This Is My Shocked Face: Donald "No Cuts to Medicare/SSI" Trump proposes MASSIVE cuts to Medicare, SSI, Medicaid & the ACA

Four days ago, from Trump Administration Centers for Medicare & Medicaid Administrator, Seema Verma:

No, the Trump administration is not cutting Medicaid.

— Administrator Seema Verma (@SeemaCMS) February 6, 2020

(sigh) Honestly not sure why I'm bothering posting this. Anyone who doesn't understand that the only promises Trump keeps are the racist, xenophobic, homophobic, misogynistic, antisemitic and corrupt ones by this point is either a complete idiot or willfully ignorant:

The Trump administration wants to slash billions of dollars in federal support from Medicaid, food stamps and other safety net programs for the poor, while largely sparing the Medicare program that benefits seniors.

The $4.8 trillion federal budget proposal for 2021, which the White House unveiled on Monday, is largely a wish list of President Donald Trump's priorities. But few of these cuts are expected to get past the Democrat-controlled House of Representatives.

Trump told the nation's governors at a White House event that he would preserve entitlement programs.

"We're not touching Medicare. We want to keep Medicare. We're not touching Social Security," he said. "We're not decreasing Medicaid. But we're doing a lot of things that are very good, including waste and fraud."

This, of course, is utter bullshit:

The White House on Monday proposed a $4.8 trillion election-year budget that would slash major domestic and safety net programs, setting up a stark contrast with President Trump’s rivals as voting gets under way in the Democratic presidential primary.

The budget would cut Medicaid and the Children’s Health Insurance Program and also wring savings from Medicare despite Trump’s repeated promises to safeguard Medicare and Social Security.

It takes aim at domestic spending with cuts that are sure to be rejected by Congress, including slashing the Environmental Protection Agency budget by 26.5 percent over the next year, and cutting the budget of the Health and Human Services department by 9 percent. HHS includes the National Institutes of Health and the Centers for Disease Control and Prevention, which will see a budget cut even as the coronavirus spreads -- although officials said funding aimed at combating the coronavirus would be protected.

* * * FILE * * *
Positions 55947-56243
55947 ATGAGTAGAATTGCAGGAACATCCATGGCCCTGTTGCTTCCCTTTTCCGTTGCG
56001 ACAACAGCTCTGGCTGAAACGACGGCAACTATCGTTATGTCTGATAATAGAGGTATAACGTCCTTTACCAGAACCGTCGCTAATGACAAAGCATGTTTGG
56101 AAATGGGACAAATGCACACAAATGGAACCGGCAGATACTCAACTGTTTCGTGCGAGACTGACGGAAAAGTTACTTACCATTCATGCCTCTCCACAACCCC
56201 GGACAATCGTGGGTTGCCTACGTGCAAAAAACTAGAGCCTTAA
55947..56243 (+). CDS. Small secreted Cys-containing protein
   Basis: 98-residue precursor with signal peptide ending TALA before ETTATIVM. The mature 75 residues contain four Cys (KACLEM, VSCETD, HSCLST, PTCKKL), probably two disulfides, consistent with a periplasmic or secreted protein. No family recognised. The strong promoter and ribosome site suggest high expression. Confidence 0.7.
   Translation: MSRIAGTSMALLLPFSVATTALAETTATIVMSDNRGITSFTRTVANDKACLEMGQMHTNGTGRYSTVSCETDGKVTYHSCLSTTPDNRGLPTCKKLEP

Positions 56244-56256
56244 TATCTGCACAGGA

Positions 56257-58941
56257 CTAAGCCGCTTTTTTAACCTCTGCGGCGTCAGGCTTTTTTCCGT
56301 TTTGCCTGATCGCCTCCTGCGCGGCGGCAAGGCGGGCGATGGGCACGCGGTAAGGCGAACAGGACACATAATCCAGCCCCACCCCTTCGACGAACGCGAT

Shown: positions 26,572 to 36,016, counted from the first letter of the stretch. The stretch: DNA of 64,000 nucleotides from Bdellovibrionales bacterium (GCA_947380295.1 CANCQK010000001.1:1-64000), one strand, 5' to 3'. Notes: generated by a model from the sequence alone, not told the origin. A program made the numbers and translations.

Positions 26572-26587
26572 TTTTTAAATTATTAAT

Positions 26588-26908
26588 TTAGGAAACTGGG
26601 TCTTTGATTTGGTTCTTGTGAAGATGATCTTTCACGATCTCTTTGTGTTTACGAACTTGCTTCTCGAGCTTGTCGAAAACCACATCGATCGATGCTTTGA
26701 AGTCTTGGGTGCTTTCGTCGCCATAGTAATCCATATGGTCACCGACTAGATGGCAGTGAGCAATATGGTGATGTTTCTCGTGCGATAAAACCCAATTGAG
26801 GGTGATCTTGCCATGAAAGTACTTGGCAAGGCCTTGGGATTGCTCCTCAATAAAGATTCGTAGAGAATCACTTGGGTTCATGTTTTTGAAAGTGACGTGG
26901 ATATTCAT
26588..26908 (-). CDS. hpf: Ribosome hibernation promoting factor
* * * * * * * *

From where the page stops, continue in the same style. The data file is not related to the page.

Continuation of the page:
...The budget cuts Medicaid spending by about $920 billion over 10 years, a change Democrats and administration critics warn would lead to reductions in benefits and the number of people on the health care program.

I honestly don't even have the energy to document how devastating even a fraction of this would be, so let me just say:

Republican budget:
1) One trillion dollars cut from Medicaid and ACA
2) 700 million, 9 percent cut to CDC
3) Epidemiology & Laboratory Capacity Program (CDC) Request (FY 2021): $0

They are coming for your healthcare. For real they are.

— Brian Schatz (@brianschatz) February 10, 2020

BREAKING: Trump's budget repeals the Affordable Care Act and slashes Medicaid with cuts of about **$1 TRILLION**. Screenshots coming.

— Topher Spiro (@TopherSpiro) February 10, 2020

Here is the repeal: "health reform vision" "market-based health care grant"

We've seen this before. It's Graham-Cassidy repeal on steroids.

— Topher Spiro (@TopherSpiro) February 10, 2020

"Graham-Cassidy", you may recall, was the last version of the GOP's 2017 "Repeal/Replace Obamacare" plans. As a refresher, here's what it would do to healthcare coverage nationally and by state: